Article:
According to some historical sources, the Arian form of Christianity may have arrived in Germany as early as the days of the barbarian invasions of the Roman Empire. Catholicism, or at least the Roman Catholic Church, had little or no formal presence east of the Rhine until the arrival of Boniface in the early 8th century. Boniface, sometimes called the Apostle to the Germans, established the Church in Frisia, Bavaria and along the Rhine. Although he had little to do with Fulda, a close associate founded an abbey there and interred Boniface there after his martyrdom. Fulda Cathedral, the oldest pilgrimage destination in Germany, now stands on the site. Along with the church in Salzburg, it is counted as a birthplace of Catholic Christianity in Central Europe.
Boniface was one of the last great Chrisitan evangelists of the early Middle Ages. According to tradition, he was born in England in 672, around the time when Danes, Angles and Saxons were struggling for control of the British Isles. His familiarity with these groups, their languages and customs made him a perfect choice to spread Christianity to Germany. He began in Frisia, in what is now the Netherlands, where he achieved legendary fame for chopping down the Donnar Oak, a tree sacred to the pagan Germans.
Under the protection of the Frankish kings, Boniface spent his life traveling in the German lands east of the Rhine, where he baptized countless new Christians and helped existing Christian communities, such as they were, to become reorganized within the Church hierarchy. He founded Catholic diocese throughout the Rhineland and Bavaria, and established an important cult following as well. One of his chief followers, Sturm, became a Benedictine monk and went on to establish some of Germany’s first monasteries.
In 754, at the age of 82, Boniface made his last missionary trip to Frisia. While there, he and his companions were assaulted and slain by brigands. As the story goes, when the assailants discovered no gold or treasure, they took out their anger on Boniface’s books. One of these, the Ragyndrudis Codex, is now kept in Fulda, and still bears the scars left by the bandit’s swords. Although technically not a martyr as he did not die for his faith, Boniface’ death became a rallying event for the Christians of Germany. After being buried for a brief period in Frisia, his corpse was eventually reinterred in the church of Fulda Abbey.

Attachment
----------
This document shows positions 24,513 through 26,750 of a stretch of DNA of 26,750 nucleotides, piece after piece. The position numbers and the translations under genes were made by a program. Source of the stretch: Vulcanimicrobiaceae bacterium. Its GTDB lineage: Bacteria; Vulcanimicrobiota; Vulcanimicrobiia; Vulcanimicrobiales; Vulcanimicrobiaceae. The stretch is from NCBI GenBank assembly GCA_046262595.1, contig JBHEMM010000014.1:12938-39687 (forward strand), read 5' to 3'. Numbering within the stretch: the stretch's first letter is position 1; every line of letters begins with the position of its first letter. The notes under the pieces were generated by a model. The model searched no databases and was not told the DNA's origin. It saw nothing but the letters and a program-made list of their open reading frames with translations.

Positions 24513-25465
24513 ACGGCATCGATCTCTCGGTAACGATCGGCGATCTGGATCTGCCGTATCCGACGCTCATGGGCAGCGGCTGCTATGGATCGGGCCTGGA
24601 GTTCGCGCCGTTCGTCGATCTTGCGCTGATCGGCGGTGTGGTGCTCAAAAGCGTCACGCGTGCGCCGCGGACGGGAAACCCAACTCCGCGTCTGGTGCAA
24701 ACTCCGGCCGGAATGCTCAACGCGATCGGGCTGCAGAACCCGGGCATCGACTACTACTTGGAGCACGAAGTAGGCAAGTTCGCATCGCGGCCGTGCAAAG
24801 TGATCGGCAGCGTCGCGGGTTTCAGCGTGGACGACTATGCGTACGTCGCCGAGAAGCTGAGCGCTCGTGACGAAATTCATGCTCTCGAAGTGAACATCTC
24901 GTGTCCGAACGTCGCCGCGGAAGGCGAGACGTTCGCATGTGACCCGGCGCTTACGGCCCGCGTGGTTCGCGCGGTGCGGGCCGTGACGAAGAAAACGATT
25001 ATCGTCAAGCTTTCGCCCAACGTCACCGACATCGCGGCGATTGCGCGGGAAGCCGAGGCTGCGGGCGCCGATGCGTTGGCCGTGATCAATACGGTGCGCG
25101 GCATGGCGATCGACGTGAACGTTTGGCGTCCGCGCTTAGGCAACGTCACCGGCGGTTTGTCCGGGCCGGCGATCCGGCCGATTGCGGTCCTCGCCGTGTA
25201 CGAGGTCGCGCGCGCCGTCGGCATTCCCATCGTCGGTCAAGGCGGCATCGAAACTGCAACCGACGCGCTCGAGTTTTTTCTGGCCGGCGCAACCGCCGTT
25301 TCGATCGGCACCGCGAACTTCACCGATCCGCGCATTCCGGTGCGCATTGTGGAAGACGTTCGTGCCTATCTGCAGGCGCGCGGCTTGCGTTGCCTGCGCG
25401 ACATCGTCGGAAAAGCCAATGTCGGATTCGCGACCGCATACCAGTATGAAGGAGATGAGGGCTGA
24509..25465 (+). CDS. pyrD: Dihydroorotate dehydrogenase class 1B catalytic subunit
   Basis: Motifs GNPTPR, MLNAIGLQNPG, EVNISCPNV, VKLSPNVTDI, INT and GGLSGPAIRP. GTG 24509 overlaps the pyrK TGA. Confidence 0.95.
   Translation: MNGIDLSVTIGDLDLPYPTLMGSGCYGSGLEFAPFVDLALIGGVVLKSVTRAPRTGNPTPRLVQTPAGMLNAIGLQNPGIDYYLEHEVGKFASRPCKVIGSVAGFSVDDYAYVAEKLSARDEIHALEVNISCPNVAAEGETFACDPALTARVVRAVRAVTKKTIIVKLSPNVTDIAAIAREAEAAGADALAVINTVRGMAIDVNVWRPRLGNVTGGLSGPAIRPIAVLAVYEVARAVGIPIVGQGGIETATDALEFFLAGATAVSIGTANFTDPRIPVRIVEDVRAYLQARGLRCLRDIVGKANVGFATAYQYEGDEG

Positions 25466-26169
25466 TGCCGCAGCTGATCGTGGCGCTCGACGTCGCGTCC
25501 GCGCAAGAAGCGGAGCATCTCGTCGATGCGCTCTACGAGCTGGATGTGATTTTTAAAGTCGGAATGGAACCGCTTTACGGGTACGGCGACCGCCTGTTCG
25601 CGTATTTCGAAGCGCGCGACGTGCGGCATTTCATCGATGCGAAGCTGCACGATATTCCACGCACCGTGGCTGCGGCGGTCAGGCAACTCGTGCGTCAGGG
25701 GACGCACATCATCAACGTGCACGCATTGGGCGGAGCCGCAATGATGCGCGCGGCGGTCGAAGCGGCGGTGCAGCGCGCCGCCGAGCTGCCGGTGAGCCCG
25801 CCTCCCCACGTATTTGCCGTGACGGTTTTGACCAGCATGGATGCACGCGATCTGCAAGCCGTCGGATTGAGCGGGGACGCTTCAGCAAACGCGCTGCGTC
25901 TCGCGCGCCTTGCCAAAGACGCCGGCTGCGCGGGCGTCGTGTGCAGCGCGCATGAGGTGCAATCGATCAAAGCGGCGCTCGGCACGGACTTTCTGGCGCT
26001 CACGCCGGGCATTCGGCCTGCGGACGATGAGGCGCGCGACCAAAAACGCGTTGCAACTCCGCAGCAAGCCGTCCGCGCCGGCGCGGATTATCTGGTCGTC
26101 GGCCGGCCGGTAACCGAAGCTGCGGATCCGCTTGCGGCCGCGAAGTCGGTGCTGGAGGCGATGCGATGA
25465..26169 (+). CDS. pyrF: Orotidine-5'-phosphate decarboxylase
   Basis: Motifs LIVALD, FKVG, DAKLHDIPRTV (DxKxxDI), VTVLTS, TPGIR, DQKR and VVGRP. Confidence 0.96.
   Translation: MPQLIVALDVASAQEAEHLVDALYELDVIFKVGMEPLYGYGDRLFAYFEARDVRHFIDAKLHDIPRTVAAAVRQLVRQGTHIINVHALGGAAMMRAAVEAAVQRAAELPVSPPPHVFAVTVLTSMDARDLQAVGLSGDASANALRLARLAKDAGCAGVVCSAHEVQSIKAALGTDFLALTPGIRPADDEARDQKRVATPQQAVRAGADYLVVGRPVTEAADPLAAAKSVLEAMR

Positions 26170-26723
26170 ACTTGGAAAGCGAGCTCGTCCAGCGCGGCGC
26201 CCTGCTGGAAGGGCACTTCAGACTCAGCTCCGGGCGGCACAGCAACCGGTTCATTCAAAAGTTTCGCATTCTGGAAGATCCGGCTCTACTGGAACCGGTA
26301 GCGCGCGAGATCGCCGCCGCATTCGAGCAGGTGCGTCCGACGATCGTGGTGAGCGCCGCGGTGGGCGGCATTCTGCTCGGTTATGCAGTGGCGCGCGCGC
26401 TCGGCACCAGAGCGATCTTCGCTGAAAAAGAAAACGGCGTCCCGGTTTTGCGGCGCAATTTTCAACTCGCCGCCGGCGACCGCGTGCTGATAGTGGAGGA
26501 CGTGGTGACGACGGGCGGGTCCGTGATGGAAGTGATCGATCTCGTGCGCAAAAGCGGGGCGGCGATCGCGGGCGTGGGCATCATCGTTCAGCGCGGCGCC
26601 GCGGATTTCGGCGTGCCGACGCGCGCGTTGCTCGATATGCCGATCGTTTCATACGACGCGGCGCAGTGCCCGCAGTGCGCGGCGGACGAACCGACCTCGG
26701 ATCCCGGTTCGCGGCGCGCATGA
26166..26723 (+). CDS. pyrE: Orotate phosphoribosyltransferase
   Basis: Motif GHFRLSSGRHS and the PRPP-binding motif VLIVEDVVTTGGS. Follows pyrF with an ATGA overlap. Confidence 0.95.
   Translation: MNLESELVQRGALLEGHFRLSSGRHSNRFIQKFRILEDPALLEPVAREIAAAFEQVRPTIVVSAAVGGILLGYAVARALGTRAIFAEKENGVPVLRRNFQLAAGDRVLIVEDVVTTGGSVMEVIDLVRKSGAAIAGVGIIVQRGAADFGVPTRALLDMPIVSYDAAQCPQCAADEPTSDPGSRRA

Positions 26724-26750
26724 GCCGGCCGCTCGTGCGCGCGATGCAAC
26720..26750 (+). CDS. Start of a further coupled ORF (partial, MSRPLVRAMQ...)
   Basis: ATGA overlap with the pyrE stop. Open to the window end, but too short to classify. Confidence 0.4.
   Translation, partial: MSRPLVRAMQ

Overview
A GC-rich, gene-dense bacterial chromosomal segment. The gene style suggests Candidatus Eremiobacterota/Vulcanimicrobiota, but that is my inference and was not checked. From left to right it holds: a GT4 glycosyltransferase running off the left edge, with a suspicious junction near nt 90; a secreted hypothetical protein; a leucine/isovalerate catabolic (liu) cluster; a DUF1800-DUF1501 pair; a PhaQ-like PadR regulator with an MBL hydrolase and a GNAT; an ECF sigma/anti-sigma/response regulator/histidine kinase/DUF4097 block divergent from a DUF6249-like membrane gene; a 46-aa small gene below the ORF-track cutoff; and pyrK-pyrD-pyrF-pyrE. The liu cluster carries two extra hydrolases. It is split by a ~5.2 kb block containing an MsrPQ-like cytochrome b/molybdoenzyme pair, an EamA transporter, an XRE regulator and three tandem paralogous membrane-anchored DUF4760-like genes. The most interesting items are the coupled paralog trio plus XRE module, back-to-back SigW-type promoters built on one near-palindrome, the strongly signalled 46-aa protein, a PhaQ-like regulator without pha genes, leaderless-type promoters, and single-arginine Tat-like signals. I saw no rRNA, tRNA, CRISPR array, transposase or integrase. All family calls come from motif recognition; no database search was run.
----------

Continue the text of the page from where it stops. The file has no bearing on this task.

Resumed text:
Fulda Monastery was founded in 744 by Sturm. Throughout the Middle Ages it was one of the great monastic centers of Christianity in Germany, and though later overshadowed by other churches, it remained a popular pilgrimage destination for the better part of a thousand years. For many years one of the oldest churches in Germany, the monastery church was eventually replaced with a new cathedral. Although it is no longer the religious center it once was, it is still historically important among Germant Catholics.
Fulda Cathedral still occupies the same location that its predecessor, the Ratgar Basilica, had occupied since the 8th century. The current structure was built in the 1700s. A baroque architectural masterpiece, it was built along similar lines to the then recently completed St. Peter’s Basilica in Rome. Although damaged by fire in 1905 and air raid bombings during World War II, the cathedral survived the 20th century much better than many of Germany’s other churches during this turbulent period. Renovations in the 1950s have left it in excellent condition.
The cathedral’s interior is indeed reminiscent of St. Peter’s, if smaller in scale and magnificence. Interesting details of the church include its unusual westward orientation and its decorative use of obelisks. The bodies of Sts. Boniface and Sturm are both interred in the crypt, as is that of King Conrad I of Germany, whose successors would later be Holy Roman Emperors. Adjacent to the cathedral in the old abbey is a museum housing Christian artifacts, including the damaged copy of the Ragyndrudis Codex.
Fulda Cathedral is located close to the city center of Fulda’s old town, approximately 65 miles northeast of Frankfurt and 270 miles southwest of Berlin. It is open year round Mondays through Fridays 10:00am-5:00pm; Saturdays 10:00am-3:00pm; and Sundays 1:00am-6:00pm (open later in summers). There is no cost for admission. Web: www.fulda.de (official tourism website of Fulda)
Although the Ratgar church is long gone, Fulda Abbey is still home to one of the oldest, if not the oldest, church standing in Germany. St. Michael’s Church, once the abbey’s burial chapel, still survives. Except for a few renovations and extensions in the 17th and 18th centuries, this church mostly dates back 1200 years and is still in full use.